Crook hails latest crop of City's young guns

The advance of Norwich City's teenage army has been one of the plus points of the season so far - but not a huge surprise to reserve team boss Ian Crook.

The advance of Norwich City's teenage army has been one of the plus points of the season so far - but not a huge surprise to reserve team boss Ian Crook.

Midfielder Korey Smith has not missed a league game since Paul Lambert's arrival as manager, while goalkeeper Declan Rudd has impressed on his first three league outings before departing for England Under-19 duty, but the two 18-year-olds have been far from alone in breaking into the senior ranks.

The Canaries finished last week's Johnstone's Paint Trophy tie at Gillingham with another five teenagers on the field, most of whom had very little reserve team experience, let alone first team football under their belts.

One of them, 18-year-old full-back George Francomb, retained his place for Saturday's 1-0 victory at Carlisle as City moved into the top six in League One for the first time.

“I suppose it's full credit to the gaffer for having the guts to put them in and give them a chance,” said Crook.

“We have spoken all along about the fact that the reserves should be used as a stepping stone for them because there is a such a big difference from youth team to first team.

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“It's a different part of their development but they have done well in the reserves, the gaffer has seen every reserve game and has seen enough to put them in.

“The great thing is being able to bring people into the first team when it's going well. There's a good feeling around the place, on the coach journey to games and in training sessions and it helps you as a youngster - rather than you get put in if the team is struggling and you feel the pressure.”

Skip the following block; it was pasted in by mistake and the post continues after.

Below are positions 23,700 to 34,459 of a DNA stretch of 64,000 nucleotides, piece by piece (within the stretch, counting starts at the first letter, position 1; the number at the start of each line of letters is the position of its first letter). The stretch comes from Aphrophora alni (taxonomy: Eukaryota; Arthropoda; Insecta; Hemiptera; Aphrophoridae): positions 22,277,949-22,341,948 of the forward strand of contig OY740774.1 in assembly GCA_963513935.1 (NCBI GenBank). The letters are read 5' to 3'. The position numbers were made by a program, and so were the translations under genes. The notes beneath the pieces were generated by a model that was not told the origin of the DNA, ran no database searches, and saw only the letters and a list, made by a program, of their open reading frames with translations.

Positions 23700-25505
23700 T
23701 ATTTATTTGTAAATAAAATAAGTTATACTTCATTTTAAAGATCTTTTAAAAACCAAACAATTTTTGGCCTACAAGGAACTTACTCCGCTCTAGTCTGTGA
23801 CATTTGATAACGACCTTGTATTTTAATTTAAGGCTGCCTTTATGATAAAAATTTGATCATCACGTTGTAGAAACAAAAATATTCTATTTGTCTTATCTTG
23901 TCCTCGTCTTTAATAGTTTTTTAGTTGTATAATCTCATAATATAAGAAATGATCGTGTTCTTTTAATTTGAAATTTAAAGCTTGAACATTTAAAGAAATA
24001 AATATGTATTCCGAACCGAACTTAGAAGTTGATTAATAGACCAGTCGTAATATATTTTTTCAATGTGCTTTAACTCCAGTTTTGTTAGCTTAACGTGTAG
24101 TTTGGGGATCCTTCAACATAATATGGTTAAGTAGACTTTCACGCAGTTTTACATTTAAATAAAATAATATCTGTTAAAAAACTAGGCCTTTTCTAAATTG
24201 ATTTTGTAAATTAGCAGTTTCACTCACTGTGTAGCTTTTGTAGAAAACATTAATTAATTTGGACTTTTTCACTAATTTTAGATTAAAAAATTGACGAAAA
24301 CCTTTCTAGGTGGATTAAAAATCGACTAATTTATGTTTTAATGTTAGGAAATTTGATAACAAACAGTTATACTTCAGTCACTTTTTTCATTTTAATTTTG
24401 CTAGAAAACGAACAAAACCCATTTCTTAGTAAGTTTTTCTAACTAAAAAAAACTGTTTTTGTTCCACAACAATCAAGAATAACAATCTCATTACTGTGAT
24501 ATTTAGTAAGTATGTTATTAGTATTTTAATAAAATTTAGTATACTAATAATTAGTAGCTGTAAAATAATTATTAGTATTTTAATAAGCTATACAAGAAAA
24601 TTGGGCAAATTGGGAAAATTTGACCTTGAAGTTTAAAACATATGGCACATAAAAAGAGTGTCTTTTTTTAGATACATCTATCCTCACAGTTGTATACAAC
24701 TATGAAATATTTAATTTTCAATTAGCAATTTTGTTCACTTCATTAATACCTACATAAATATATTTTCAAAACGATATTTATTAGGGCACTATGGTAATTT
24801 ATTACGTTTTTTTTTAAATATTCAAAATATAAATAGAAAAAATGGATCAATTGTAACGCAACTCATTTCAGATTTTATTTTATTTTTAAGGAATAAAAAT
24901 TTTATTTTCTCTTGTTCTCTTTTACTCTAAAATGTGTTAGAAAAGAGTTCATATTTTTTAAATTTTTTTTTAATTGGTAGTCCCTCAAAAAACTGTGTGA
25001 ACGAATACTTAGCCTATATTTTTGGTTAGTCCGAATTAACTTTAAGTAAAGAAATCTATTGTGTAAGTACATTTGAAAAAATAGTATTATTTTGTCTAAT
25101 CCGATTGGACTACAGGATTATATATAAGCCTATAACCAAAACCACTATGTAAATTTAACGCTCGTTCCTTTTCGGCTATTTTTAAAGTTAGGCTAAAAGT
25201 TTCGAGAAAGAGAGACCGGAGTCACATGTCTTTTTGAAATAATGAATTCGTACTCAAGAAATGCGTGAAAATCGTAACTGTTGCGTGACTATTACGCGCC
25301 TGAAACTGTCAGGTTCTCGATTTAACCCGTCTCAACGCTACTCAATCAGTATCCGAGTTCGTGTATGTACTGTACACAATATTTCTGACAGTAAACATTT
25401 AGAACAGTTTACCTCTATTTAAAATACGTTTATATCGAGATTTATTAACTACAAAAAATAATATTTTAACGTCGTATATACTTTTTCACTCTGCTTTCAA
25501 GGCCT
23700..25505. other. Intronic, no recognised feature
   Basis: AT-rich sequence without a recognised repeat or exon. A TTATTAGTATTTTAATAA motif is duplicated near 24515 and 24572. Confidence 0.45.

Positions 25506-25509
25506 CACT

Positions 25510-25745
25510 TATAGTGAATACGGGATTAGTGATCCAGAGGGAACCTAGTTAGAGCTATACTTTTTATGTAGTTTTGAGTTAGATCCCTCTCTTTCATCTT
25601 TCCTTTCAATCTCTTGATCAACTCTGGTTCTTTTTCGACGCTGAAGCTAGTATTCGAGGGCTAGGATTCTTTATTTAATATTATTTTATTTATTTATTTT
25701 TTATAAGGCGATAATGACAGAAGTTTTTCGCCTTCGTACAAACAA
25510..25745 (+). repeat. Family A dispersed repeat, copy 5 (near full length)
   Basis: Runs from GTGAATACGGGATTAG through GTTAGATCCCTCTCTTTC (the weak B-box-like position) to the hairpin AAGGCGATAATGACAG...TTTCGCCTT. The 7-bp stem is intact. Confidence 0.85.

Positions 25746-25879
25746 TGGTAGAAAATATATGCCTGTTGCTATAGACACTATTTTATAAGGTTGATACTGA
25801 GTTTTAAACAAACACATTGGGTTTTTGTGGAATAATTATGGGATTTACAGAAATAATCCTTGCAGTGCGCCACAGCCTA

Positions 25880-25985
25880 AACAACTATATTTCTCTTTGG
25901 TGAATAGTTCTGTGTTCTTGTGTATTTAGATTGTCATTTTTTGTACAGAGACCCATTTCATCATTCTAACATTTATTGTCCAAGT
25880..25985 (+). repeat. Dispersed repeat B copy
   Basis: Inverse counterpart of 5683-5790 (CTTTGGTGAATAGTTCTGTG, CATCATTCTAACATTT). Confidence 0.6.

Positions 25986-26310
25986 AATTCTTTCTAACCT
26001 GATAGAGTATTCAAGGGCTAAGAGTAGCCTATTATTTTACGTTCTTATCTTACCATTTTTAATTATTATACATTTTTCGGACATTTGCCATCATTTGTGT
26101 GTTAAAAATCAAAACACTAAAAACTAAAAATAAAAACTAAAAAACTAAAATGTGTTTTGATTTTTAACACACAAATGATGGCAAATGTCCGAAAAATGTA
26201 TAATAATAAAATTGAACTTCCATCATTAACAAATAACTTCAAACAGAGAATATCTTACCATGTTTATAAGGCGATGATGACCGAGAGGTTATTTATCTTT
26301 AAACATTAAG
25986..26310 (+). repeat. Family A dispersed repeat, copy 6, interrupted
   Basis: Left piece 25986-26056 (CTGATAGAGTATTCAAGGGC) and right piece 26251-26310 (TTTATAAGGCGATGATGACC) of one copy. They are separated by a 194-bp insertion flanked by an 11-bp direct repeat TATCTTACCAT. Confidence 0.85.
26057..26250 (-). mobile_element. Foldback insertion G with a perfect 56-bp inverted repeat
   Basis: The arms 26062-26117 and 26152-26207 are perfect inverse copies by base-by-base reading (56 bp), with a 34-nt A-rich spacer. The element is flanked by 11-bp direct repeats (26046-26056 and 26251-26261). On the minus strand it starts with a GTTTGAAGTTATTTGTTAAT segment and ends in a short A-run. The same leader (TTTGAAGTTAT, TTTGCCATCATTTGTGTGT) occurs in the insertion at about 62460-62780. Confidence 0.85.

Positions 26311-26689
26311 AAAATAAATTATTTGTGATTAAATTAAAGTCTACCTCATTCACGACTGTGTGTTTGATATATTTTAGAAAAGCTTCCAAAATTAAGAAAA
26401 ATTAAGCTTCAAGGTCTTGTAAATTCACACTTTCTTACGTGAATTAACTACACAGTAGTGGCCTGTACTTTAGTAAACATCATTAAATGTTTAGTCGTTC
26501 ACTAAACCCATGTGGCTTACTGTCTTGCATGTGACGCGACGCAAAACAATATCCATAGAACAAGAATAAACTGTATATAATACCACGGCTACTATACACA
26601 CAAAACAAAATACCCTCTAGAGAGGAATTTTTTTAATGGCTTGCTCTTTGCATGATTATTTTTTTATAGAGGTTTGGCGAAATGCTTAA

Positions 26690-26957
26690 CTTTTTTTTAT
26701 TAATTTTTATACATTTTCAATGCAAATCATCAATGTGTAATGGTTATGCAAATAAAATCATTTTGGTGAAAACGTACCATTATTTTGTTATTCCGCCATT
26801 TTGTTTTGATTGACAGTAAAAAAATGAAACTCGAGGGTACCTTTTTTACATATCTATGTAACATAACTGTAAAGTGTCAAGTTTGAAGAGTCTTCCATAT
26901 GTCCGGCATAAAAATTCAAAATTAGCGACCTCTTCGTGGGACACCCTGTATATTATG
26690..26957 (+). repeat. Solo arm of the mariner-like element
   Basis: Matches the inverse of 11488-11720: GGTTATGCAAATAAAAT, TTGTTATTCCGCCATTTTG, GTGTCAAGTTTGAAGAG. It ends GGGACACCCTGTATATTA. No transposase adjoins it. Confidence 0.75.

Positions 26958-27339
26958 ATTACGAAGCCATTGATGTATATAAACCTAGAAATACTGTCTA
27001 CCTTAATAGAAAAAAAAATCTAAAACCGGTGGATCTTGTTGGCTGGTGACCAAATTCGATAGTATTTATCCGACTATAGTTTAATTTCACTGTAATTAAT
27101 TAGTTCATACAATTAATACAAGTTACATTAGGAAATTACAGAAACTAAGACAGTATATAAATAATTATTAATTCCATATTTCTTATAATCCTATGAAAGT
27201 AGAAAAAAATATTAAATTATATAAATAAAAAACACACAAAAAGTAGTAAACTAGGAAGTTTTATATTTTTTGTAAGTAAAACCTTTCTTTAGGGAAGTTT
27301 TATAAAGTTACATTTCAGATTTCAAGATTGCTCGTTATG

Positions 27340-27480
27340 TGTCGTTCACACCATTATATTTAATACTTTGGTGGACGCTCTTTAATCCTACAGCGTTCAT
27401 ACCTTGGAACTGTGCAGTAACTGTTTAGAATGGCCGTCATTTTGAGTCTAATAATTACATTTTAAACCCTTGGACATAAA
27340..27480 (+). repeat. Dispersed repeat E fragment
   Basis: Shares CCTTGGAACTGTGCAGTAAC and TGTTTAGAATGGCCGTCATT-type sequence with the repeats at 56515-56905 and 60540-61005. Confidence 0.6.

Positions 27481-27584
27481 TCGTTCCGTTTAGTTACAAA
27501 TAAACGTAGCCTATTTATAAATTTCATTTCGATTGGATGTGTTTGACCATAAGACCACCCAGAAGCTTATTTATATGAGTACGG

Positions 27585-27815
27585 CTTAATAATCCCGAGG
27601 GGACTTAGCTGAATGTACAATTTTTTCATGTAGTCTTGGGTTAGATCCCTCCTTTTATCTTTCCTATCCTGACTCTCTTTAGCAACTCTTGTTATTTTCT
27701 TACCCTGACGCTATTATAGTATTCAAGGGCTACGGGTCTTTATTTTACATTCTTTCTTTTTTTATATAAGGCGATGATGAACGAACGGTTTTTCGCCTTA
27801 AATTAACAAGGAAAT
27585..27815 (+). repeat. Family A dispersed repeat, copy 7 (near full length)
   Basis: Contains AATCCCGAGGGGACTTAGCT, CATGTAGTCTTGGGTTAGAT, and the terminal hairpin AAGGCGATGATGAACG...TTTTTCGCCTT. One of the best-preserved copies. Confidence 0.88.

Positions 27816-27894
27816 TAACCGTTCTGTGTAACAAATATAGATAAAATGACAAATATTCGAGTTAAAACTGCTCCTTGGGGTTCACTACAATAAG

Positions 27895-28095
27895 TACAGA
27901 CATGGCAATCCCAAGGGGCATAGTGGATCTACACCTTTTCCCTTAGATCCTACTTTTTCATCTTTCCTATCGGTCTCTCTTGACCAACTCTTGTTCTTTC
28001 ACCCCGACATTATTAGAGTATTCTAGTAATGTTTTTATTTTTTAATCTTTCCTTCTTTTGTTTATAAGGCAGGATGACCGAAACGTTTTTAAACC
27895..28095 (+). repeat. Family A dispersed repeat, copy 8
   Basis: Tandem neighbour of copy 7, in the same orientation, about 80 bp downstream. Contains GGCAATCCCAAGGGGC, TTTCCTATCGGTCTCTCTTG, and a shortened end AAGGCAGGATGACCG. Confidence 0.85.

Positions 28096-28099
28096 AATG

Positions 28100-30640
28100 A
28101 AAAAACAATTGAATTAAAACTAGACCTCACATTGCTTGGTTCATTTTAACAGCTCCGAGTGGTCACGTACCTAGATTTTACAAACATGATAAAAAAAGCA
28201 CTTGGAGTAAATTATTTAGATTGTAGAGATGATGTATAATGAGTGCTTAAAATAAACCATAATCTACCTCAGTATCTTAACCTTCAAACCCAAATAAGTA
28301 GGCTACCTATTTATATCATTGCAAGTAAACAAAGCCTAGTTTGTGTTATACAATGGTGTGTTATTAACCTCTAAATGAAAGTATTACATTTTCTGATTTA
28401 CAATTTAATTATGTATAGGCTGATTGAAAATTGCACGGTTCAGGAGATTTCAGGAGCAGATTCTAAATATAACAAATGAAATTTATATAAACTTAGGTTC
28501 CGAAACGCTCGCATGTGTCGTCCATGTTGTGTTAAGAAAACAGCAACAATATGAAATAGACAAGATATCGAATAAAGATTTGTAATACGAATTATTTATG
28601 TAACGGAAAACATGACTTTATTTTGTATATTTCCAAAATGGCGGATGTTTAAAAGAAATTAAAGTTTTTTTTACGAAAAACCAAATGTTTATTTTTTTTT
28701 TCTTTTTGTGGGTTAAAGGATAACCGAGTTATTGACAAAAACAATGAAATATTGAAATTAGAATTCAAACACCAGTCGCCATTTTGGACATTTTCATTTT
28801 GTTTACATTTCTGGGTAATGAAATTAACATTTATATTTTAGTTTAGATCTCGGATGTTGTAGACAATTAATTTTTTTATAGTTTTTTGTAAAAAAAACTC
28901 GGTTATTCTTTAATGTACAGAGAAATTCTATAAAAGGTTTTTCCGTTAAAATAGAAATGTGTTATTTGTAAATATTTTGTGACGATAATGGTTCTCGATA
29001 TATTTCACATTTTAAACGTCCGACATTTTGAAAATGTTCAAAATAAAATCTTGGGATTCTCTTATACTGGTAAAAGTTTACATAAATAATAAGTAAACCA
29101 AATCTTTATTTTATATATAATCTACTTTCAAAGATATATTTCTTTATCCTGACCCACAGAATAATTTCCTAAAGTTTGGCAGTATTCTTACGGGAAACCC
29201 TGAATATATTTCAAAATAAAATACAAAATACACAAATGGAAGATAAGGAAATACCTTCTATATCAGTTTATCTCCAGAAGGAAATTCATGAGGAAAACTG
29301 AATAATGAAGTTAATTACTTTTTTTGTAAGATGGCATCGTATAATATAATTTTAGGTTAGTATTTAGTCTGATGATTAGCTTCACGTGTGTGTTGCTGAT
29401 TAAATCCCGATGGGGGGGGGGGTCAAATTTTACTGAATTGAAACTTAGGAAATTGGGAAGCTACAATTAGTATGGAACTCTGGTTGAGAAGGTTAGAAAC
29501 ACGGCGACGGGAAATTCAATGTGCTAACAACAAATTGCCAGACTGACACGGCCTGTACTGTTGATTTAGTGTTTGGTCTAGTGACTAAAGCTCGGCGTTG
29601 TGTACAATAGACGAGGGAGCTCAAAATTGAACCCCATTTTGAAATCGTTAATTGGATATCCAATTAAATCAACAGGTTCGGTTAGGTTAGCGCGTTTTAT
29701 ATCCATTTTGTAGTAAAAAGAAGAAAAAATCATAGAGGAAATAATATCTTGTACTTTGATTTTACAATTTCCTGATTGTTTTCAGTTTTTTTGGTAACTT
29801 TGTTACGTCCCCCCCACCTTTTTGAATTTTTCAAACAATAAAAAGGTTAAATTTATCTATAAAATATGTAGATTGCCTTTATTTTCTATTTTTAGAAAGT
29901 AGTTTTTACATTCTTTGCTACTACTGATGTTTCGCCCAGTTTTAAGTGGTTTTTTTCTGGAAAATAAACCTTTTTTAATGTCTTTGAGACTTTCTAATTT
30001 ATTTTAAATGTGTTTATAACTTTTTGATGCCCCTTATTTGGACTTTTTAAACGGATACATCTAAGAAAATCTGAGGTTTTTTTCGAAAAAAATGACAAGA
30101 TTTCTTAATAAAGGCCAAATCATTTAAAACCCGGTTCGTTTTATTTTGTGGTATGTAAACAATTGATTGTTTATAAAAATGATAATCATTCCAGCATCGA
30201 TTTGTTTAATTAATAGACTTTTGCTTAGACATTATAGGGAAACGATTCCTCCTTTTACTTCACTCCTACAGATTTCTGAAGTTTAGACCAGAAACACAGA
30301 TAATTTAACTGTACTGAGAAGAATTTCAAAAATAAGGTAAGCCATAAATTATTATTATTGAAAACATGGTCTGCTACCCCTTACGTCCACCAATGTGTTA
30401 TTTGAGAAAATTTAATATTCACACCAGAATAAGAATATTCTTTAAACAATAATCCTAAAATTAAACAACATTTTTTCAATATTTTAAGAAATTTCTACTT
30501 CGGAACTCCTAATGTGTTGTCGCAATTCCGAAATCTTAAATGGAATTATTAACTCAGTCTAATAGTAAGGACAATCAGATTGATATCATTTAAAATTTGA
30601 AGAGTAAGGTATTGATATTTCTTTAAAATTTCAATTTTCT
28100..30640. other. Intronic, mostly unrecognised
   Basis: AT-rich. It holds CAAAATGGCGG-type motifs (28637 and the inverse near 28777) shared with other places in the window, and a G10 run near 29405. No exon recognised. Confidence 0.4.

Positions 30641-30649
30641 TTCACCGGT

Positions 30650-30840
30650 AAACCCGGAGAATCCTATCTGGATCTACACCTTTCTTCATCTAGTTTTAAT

Right-back Francomb's call-up at Gillingham last Tuesday made him the latest member of Ricky Martin's successful Academy team of last season to find his way into the senior eleven.

Said Crook: “George has done a good job. With Micky Spillane and Jon Otsemobor being injured, it left us very skinny in that department, but George was given the opportunity and played his part in two clean sheets away from home and he's come out of it well.

“He will develop more quickly because of those couple of games and I think he acquitted himself well.

“He played one reserve game when I came here last season but he has probably only played two or three, although he was involved in our pre-season games and when David Stephens was away with the first team, he played at centre-half.”

Rudd's debut may have come sooner than expected, but he too grabbed his chance.

“Dec's a confident boy,” said Crook. “He's only played a couple of reserve games but the best thing that happened to him was in the reserve game at Peterborough - there were a couple of things he did early in the game that cost us a couple of goals, but fair play to him, he's taken it on the chin and he's worked really hard and he's been excellent.

“Korey Smith came into the team towards the end of last season when he came on against Sheffield Wednesday and then when he played in the last game at Charlton. He had a taste of it, although the difficult thing for him was that he came into a team that was struggling this season, but he's been excellent and results have picked up.

“Tom Adeyemi and Luke Daley have done well, too, and it was a fabulous experience for David Stephens and Josh Dawkin to get on at Gillingham.”

Crook's involvement with the first team has brought him back in harness with former Tottenham and Norwich team-mate Ian Culverhouse, Lambert's assistant manager.

He said: “I've enjoyed working with Cully and the gaffer with the first team week to week, and looking after the reserves when they have matches.

“Ian has been huge. He's smart, he sees the game, he works hard on a lot of things. You can't over-state the influence he's had on it all.”

The mood at Colney is buoyant after five league games without defeat - and only two defeats in 12 matches in all competitions under Lambert.

Said Crook: “Winning's a funny thing. I've said all the way along that an average player with a lot of confidence is better than a good player with no confidence. There is a lot of confidence around the place that results have brought on and it makes it easier for everyone.

“But it's only 12 games and it's right what the gaffer said about not winning anything in October. If we're still having this conversation in March or April, that's a different matter.”